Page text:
Bell barrow 670m north east of Crow Hall: one of a group of round barrows on Harpley Common


Heritage Category:
Scheduled Monument
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Ordnance survey map of Bell barrow 670m north east of Crow Hall: one of a group of round barrows on Harpley Common
© Crown Copyright and database right 2019. All rights reserved. Ordnance Survey Licence number 100024900.
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The building or site itself may lie within the boundary of more than one authority.

King's Lynn and West Norfolk (District Authority)
National Grid Reference:
TF 76143 27941

Reasons for Designation

Bell barrows, the most visually impressive form of round barrow, are funerary monuments dating to the Early and Middle Bronze Age, with most examples belonging to the period 1500-1100 BC. They occur either in isolation or in round barrow cemeteries and were constructed as single or multiple mounds covering burials, often in pits, and surrounded by an enclosure ditch. The burials are frequently accompanied by weapons, personal ornaments and pottery and appear to be those of aristocratic individuals, usually men. Bell barrows (particularly multiple barrows) are rare nationally, with less than 250 known examples, most of which are in Wessex. Their richness in terms of grave goods provides evidence for chronological and cultural links amongst early prehistoric communities over most of southern and eastern England as well as providing an insight into their beliefs and social organisation. As a particularly rare form of round barrow, all identified bell barrows would normally be considered to be of national importance.

The bell barrow 670m north east of Crow Hall is of an unusual form, in that the central mound is set upon a raised platform - not normally a feature of this class of monument which is, in any case, rare in Norfolk. The barrow survives well and will retain archaeological information which has additional interest in the context of one of the principal round barrow groups in north west Norfolk. Evidence for the construction of the barrow, the date and manner of its use, and also the local environment at that time, will be contained in the mound, in the soil buried beneath the mound and in the fill of the buried ditch. The barrow group as a whole is of wider importance for the study of the character and development of the prehistoric population of the area.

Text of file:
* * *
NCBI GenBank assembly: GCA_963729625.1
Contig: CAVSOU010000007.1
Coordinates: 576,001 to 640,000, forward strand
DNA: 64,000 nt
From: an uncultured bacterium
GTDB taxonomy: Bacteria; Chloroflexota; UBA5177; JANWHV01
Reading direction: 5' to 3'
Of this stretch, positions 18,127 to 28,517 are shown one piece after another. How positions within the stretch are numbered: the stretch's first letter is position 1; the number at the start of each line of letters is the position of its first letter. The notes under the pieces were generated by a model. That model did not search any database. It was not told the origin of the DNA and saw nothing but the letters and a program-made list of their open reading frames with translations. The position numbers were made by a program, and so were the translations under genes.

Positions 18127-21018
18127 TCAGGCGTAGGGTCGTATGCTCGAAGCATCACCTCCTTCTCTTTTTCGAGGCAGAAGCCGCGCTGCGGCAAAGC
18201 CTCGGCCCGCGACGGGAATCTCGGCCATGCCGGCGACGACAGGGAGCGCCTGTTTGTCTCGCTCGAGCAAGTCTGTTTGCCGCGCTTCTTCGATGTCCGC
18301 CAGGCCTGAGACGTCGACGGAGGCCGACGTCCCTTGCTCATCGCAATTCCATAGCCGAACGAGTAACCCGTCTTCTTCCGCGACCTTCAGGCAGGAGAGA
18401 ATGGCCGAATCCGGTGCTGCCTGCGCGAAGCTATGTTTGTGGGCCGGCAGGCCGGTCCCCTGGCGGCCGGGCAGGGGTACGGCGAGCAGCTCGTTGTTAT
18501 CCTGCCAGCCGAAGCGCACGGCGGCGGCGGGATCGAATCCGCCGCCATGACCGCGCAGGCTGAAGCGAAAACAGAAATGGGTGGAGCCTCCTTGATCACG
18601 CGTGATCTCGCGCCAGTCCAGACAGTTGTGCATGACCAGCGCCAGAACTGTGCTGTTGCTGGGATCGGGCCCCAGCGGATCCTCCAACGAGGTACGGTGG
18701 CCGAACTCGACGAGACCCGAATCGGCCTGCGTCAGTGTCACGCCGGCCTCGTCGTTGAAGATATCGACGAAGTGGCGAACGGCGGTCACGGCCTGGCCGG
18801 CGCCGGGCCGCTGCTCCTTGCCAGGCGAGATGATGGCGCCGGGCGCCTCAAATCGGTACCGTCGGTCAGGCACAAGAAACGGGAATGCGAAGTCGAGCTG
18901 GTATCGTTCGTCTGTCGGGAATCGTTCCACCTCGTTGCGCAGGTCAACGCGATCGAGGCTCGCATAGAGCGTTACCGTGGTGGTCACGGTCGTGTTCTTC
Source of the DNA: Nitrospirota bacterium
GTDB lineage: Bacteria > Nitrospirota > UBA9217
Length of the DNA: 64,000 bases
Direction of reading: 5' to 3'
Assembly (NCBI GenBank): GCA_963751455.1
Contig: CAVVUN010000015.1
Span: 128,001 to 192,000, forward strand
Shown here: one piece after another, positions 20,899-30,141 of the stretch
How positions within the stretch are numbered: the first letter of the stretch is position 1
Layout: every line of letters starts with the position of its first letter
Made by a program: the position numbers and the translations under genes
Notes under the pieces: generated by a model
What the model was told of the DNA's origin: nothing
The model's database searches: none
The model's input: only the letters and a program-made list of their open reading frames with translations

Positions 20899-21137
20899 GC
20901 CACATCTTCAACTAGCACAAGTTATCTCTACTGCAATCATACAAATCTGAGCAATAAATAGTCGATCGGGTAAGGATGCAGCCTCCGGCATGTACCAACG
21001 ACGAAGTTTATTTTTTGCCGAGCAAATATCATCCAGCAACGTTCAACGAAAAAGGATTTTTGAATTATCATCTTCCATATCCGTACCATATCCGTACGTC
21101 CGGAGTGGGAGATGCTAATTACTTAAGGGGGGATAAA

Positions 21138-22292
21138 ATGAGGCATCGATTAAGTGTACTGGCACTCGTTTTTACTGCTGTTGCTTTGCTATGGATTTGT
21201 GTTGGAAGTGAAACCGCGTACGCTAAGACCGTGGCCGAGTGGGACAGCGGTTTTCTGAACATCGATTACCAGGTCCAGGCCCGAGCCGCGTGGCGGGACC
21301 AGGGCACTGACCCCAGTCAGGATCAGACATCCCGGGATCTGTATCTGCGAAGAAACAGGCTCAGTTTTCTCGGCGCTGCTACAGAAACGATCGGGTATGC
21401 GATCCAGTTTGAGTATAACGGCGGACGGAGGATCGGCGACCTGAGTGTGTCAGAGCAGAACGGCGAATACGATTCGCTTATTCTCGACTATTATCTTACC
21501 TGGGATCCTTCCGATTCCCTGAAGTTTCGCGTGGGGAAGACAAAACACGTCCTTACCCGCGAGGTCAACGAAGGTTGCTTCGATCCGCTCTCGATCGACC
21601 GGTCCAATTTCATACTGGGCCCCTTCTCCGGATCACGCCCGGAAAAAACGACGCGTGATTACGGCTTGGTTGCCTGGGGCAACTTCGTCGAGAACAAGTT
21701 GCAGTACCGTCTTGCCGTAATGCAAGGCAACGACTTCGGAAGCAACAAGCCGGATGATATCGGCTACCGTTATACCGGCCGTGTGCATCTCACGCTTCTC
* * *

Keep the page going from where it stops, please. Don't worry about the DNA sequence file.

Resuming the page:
The monument includes a bell barrow which is one of a dispersed group of round barrows sited on a broad ridge at the western edge of the Good Sands upland region of north west Norfolk. The barrow stands 70m east of Peddars Way and is visible as an earthen mound c.1m high and c.12m in diameter, surrounded by a berm c.6m wide on a raised earthen platform up to c.0.8m in height and covering a circular area c.23m in diameter. The platform is surrounded by a ditch up to 4m wide which has become infilled but which survives as a buried feature. The monument has an overall diameter of c.31m. The barrow group as a whole is aligned on a north west-south east axis over a distance of c.2.6km.

MAP EXTRACT The site of the monument is shown on the attached map extract. It includes a 2 metre boundary around the archaeological features, considered to be essential for the monument's support and preservation.


The contents of this record have been generated from a legacy data system.

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Books and journals
Lawson, A, 'East Anglian Archaeology' in , , Vol. 2, (1976), 49-62
3531: West Norfolk, Harpley,


This monument is scheduled under the Ancient Monuments and Archaeological Areas Act 1979 as amended as it appears to the Secretary of State to be of national importance. This entry is a copy, the original is held by the Department for Digital, Culture, Media and Sport.

End of official listing

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